Boardroom discussions around Process Safety Management

Compliance-based versus risk-based strategies for enhancing organisational processes

Compliance-based and risk-based strategies for managing and enhancing organisational processes represent two distinct approaches. Each has its own set of principles, methodologies, and objectives, catering to different priorities and circumstances. However, it is important to note that the two approaches are not mutually exclusive, especially when it comes to process safety management.

Compliance-based Strategies

Compliance-based strategies focus primarily on adhering to established rules, regulations, and industry standards. Organisations following this approach prioritise meeting specific requirements and ensuring that their operations align with legal and regulatory frameworks. It is particularly prevalent in industries where strict guidelines govern operations, such as finance, healthcare, and information security.

Organisations invest significant resources in understanding regulations relevant to their sector, aiming to avoid legal consequences and reputational damage. The central tenet of a compliance-based strategy is the systematic adherence to predefined standards, where adherence to the standards serves to ensure compliance with the relevant laws.

One of the advantages of this approach is the clarity it provides. Organisations can point to specific regulations and standards, demonstrating their commitment to meeting these requirements.

But a singular focus on compliance may also lead to a checkbox mentality, where the goal is to fulfil requirements rather than to genuinely improve processes and mitigate risks. An important point to remember in this respect is that while regulations provide a necessary and important baseline, they should not be seen as the upper limit of what can be achieved. Regulations tend to lag issues and incidents in the real world, so embracing this approach may mean valuable lessons are not adopted by organisations, as quickly as they might be, were they taking the initiative themselves.

Risk-based Strategies

Conversely, risk-based strategies revolve around identifying, assessing, and managing risks that could impact an organisation’s objectives.

A Risk-based strategy acknowledges that not all risks are equal. It encourages organisations to allocate resources where they are most needed, concentrating efforts on mitigating high-impact, high-probability events. This dynamic approach fosters adaptability, enabling organisations to respond proactively to emerging threats and opportunities, improve performance, and even gain competitive advantage in the marketplace.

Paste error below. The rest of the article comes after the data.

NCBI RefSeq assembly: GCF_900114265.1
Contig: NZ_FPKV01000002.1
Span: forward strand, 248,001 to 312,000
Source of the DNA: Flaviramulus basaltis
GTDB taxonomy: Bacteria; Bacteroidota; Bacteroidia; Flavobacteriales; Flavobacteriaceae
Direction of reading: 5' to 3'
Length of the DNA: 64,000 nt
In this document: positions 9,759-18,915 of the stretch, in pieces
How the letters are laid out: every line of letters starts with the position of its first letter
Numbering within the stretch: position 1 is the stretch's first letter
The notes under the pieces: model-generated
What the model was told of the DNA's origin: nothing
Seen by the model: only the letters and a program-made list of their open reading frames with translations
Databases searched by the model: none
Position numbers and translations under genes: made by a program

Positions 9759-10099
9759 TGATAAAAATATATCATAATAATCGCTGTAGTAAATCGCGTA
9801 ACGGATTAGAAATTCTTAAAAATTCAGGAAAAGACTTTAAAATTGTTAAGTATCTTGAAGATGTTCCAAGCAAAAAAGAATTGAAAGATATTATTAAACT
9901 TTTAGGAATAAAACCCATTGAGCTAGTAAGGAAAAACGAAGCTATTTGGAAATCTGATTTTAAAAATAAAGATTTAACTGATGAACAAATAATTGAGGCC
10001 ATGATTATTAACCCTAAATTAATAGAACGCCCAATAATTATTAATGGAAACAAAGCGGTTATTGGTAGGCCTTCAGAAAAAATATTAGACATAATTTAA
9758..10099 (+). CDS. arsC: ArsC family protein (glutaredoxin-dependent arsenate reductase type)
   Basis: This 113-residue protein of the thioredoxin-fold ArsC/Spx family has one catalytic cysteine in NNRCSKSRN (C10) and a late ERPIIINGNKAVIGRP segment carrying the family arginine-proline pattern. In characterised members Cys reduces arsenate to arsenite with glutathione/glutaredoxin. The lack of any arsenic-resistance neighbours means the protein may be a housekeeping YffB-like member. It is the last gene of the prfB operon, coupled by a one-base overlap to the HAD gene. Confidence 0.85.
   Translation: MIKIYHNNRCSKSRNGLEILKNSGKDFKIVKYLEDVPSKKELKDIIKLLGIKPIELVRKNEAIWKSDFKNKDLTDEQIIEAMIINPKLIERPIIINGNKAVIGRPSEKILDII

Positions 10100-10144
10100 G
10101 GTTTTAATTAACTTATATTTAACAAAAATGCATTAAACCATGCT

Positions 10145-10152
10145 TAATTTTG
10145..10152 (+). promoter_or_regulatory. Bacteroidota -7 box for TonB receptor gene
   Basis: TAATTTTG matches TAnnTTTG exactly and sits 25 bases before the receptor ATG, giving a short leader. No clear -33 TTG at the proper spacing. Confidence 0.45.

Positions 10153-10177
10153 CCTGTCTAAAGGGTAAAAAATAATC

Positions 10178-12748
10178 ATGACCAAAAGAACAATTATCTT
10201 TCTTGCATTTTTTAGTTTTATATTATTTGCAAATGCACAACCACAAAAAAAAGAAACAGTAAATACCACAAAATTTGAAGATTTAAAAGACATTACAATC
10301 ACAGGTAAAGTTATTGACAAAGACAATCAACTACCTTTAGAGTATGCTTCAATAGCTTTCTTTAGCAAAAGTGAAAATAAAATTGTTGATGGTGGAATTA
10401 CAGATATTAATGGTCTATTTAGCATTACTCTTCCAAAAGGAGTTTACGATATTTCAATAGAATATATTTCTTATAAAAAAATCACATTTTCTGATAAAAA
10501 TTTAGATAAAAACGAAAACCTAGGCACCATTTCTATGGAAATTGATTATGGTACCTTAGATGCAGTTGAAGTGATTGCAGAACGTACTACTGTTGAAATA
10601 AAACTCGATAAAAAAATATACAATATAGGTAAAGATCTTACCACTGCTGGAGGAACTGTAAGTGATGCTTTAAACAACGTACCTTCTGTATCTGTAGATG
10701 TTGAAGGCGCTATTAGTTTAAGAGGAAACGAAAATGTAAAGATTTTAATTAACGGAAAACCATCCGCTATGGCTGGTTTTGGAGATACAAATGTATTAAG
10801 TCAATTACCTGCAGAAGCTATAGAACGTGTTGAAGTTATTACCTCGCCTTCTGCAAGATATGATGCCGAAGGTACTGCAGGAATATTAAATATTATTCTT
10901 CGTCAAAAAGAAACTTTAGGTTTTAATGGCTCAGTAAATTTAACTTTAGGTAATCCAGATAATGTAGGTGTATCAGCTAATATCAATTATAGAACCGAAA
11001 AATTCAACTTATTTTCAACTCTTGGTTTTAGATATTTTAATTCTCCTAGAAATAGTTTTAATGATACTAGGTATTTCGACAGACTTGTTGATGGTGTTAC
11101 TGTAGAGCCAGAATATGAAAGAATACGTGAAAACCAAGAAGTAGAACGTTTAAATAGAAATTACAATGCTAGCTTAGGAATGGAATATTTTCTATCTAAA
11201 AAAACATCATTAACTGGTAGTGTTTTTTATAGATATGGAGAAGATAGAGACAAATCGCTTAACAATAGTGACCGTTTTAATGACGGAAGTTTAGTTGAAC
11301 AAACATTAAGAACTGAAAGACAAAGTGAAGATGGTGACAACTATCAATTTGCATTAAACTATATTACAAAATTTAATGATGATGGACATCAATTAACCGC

The core strength of a risk-based strategy lies in its holistic perspective. By continually assessing the risk landscape, organisations can make informed decisions that align with their strategic goals. It encourages a culture of risk awareness and resilience, preparing organisations to navigate uncertainties in a rapidly changing business environment.

In the hazardous process industries where the stakes for people and the environment are high, a risk-based approach is considered best practice, requiring appropriate and proportionate use of risk assessment to derive suitable engineering and procedural controls for preventing fires, explosions, accidental chemical releases, and structural collapses. The relevant process safety regulations in themselves advocate continuous improvement of the measures in place based on regular review of risk assessments. [1,2]

For those establishments regulated under COMAH [2], the underpinning Safety Management System (SMS) and associated practices and procedures must be proportionate to the hazards, industrial activities, and complexity of the organisation in the establishment. [3] Recognising that systems and procedures can degrade with time, they should also be subject to periodic and systematic assessment, to ensure that they remain effective. [4]

Balancing Act

Compliance-based and risk-based strategies represent distinct paradigms. Achieving compliance is crucial for legal and reputational reasons but coupling it with a risk-based approach enhances an organisation’s ability to navigate uncertainties and seize opportunities.

Striking this balance requires an understanding of the organisation’s tolerance for risk, strategic objectives, and the regulatory landscape. The integration of compliance requirements into a broader risk management framework ensures that regulatory adherence becomes a natural byproduct of proactive risk mitigation efforts.

The most successful organisations will integrate elements of both approaches, complying with internal standards aligned to regulations, industry standards and good practice guidance, while proactively managing risks to achieve long-term resilience and success. The same is true for those leading in process safety management.

All of this requires sound systems and procedures, a competent workforce, and measures in place to demonstrate that they are always working effectively. If you would like help on SMS design and the demonstration process, do get in touch today.

[1] DSEAR in detail – Fire and explosion (

[2] A guide to the COMAH Regulations 2015 – L111 (

[3] Gain tighter control over your own PSM programme. – OpenPSM

[4] PSM is about people, plant and systems, and what they do in real life – (